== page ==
I always try to find the most possible information whenever I plan to visit a new location. Where should I stay? What should I do? What shouldn’t I do? Unfortunately, very often I am either unable to find enough information, or the information I do find keeps me on the beaten “back packer trail”. Occasionally, I enjoy traveling on the common path, but the more I travel the more I find myself drawn to the off-the-beaten path adventures and locations.
In Nicaragua I was able to travel very much off the beaten path. I thought it may help someone to post where I went and what I did. A so called guide.
I had the most amazing Spanish school experience in Esteli with Sacuanjoche Spanish School. I have taken Spanish courses in 5 different countries (outside of the US) and Norma was by far my favorite. She is engaging, hilarious, and pushes you to be your best. I learned about the country, the history, while also learning about conditional and the subjuntivo. Every where I walked with her, people would greet her by name or the informal “Profe!” shout. Norma is very active in her community, and I truly believe my money went to a good place and person. Through her school I was able to have a complete Nicaragua/ Spanish immersion. I paid $370 (2016) for 2 weeks of 4 hour one-on-one Spanish classes, two excursions, and room and board. Compared to my past experiences, this was an amazing deal.
I can’t say enough about the amazing Norma and the Sacuanjoche Spanish School. By far, this would be my first suggestion for anyone interested in studying Spanish, or visiting Nicaragua. Most of the following experiences were a direct result of Norma and her knowledge of her country.
Las Mujeres Ambientalistas
With Norma I had the opprotunity to visit two amazing female lead co-ops. The first co-op ,Las Mujeres Ambientalistas, is ran by single mothers. Las Mujeres Ambientalistas makes recycled paper products: cards, notebooks, posters, book marks ect, and is the only place in Nicaragua using all natural dyes and process. A woman showed me around the small, but beautiful location and demonstrated to me the paper making process. She offered to teach a lesson in paper making if I ever return with some of my students. This non-profit has trouble finding consistent funding and relies heavily on selling their paper products to remain open. If you are interested in learning more or buying some products I grabbed the information. I figured I could at very minimum try to connect some of the people and resources I have with the amazing women and products there.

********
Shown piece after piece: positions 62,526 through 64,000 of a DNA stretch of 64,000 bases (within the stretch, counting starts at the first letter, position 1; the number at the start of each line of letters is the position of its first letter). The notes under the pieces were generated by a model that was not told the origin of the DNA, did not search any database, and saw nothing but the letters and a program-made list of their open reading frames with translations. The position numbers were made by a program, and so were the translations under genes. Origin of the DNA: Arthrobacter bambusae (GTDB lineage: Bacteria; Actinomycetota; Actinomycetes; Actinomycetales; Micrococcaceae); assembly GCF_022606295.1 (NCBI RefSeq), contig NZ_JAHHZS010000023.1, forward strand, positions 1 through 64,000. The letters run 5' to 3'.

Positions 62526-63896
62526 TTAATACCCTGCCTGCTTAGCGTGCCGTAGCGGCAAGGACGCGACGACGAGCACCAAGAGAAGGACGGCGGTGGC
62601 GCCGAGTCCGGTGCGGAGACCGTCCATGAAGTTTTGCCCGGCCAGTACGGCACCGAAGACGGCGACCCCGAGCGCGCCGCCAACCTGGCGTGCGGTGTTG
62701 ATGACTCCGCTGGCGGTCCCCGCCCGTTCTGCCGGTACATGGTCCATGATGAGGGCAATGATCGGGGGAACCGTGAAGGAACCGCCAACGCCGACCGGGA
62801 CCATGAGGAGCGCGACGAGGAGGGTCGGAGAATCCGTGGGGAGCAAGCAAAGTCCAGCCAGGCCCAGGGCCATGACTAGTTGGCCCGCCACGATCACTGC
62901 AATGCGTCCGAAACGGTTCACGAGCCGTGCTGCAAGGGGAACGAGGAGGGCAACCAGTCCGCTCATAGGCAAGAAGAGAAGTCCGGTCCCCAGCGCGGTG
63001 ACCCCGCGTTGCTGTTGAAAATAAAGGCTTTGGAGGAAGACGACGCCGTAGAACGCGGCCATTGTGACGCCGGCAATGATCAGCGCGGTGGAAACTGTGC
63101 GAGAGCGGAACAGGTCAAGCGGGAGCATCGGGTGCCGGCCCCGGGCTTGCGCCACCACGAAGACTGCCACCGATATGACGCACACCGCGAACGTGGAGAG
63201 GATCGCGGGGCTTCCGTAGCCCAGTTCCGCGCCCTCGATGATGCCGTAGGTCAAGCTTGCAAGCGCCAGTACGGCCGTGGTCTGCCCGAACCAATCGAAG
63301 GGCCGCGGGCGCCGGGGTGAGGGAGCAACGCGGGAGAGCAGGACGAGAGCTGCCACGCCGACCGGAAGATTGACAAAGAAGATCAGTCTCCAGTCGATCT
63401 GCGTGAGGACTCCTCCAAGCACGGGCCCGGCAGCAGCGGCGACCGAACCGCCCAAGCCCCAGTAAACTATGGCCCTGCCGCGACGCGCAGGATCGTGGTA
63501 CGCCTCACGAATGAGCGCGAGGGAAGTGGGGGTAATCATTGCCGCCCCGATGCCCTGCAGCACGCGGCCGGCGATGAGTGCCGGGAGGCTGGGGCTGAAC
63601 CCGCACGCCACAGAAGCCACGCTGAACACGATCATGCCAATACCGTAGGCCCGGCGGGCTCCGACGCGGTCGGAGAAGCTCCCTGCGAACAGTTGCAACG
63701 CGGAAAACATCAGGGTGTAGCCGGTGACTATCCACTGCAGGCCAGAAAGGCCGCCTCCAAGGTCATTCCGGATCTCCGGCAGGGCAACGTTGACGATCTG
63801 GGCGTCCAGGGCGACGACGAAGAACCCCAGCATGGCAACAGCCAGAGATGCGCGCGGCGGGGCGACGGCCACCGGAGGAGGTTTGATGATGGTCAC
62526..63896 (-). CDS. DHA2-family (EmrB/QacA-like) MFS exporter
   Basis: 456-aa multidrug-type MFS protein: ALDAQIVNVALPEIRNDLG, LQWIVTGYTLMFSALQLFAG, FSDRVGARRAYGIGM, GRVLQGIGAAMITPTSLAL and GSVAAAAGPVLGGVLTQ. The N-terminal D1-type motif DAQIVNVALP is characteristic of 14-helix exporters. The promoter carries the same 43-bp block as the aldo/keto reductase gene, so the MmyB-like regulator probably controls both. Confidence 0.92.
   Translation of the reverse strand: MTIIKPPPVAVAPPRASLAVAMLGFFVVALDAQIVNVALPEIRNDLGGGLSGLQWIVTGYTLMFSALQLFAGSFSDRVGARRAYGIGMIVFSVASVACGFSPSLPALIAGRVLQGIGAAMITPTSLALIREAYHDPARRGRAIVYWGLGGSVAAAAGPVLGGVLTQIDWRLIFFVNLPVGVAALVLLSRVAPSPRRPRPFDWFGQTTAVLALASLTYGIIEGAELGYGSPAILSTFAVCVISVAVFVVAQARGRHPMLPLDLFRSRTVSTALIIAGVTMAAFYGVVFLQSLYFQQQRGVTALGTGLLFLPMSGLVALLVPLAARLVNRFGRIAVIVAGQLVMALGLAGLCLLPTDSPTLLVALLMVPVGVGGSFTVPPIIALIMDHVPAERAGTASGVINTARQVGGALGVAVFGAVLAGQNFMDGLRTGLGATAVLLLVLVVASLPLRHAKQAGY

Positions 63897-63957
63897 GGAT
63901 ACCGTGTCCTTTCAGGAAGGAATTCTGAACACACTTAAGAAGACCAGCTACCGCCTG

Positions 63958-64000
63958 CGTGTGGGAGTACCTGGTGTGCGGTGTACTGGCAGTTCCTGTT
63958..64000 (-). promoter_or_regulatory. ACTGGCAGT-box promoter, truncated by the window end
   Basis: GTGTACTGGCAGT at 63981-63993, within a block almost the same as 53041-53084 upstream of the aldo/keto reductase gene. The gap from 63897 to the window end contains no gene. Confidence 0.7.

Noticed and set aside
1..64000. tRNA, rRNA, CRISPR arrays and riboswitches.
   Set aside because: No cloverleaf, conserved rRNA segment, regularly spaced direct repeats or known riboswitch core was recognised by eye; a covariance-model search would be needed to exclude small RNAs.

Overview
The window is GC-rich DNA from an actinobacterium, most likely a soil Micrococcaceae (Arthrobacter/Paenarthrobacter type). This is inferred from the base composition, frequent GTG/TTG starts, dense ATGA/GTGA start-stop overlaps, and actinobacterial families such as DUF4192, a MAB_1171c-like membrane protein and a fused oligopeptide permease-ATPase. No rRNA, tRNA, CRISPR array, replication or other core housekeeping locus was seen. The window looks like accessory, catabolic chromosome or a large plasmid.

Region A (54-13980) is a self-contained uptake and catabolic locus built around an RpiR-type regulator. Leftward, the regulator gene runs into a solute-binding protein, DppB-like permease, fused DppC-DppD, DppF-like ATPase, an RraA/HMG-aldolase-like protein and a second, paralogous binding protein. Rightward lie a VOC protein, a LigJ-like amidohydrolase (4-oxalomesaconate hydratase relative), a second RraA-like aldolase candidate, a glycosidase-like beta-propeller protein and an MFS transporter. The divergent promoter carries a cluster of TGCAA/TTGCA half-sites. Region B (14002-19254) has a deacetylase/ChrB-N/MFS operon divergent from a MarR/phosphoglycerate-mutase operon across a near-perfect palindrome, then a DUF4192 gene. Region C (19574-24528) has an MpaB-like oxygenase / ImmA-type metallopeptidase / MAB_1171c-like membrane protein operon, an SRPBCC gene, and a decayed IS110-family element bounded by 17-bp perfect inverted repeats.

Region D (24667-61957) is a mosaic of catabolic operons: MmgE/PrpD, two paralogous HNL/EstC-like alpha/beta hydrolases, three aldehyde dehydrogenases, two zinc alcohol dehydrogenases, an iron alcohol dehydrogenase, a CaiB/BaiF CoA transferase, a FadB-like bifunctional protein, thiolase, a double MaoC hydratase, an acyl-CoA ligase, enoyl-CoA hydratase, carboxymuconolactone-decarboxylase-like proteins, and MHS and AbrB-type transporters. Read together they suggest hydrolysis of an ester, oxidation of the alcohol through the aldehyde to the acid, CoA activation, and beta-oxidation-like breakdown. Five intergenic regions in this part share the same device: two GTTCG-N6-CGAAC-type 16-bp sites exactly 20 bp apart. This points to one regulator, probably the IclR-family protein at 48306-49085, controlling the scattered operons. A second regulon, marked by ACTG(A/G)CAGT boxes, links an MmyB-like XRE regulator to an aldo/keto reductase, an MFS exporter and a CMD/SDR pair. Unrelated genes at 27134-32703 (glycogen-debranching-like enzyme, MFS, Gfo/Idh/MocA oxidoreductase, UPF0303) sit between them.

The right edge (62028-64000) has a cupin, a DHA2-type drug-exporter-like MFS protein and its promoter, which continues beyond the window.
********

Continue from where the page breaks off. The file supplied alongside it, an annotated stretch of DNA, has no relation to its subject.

Las Mujeres Ambientalistas
Del Barrio Boris Vega, Esteli- Nicaragua
Contacto: Agustina Arúaz
tel: 8627-8956, 8425-4175
I’ve posted more pictures here.
Manos Magicas was another CO-OP I had the privilege of visiting. This CO-OP, just like the previous, is a women owned and ran business. The woman showing me around lived just above the building in a small village. Manos Magicas makes items with pine needles. I was blown away at what they created with items I’d never given a thought further than “these are great from throwing at my sister” Earings, hot pads, boxes, baskets, hats, all beautifully sewn together with colorful yarn. Just like Las Mujeres Ambientalistas, Manos Magicas has a hard time generating income and funding. Unfortunately, they live far from most tourist cities, the places where the money is, and the combination of the drought and downturn in tourism as a whole, has not help the women generate income.
If you’re interested in visiting or purchasing something their numbers are 55023123 or 89420733
I’ve posted more pictures here.
While in Esteli I stayed with an amazing family who allowed me to catch a glimpse of life in Nicaragua. I played with their kids, ate the amazing food Dona Victoria cooked, and even got a cooking lesson in before I left. Not only was the family amazing, it was incredibly cheap. My room and board was included in my Spanish lessons, but had I wanted to stay outside of my time taking classes, Dona Victoria charges only $10 a day for room and 3 meals. If you’re looking for a place to party and go out, this is not your fit, but if you’re searching for somewhere authentic and family orientated, I would urge you to check her out. She has enough room to fit 10 comfortably with over 4 different rooms to choose from.
She doesn’t have an email but her number is 2734122. Spanish essentially required to arrange reservation
More pictures coming soon here.
I stayed on Isla Ometepe for two nights and had a good time at Hospetaje Ortiz. You can find their posting on airbnb.com. There was very much a hostel vibe, but without the swarms of tourists; it also happens to the cheapest room on the island, and is ran by locals. Hospetaje Ortiz is not fancy but the owner Mario and his son Archiles are very welcoming and have many tips for exploring the island. Through the hospetaje I rented a bicycle one day and they arranged a guide to hike one of volcanoes the next day. Hospetaje Ortiz is located in Altagracia.
More pictures and a recount of my harrowing volcano climb coming soon here.
Soon there will be a post about my adventure getting to Corn Islands, I definitely choice the off-the-beaten-trail for that one, but for the moment I just wanted to mention, The cool spot, the place I stayed at while on Little Corn. Not exactly off the trail, but it was located on the backside of the island, away from the main path. The host was incredibly nice and for $12 I found a decent bed with a bug net and electricity during the night. Interestingly, on Little Corn you can’t barter for cheaper rooms like many of the places I’ve been to in the past. You try to barter they say no, and then you’re forced to keep walking.
If you have any more questions please feel free to ask away. Hope you enjoyed, happy traveling!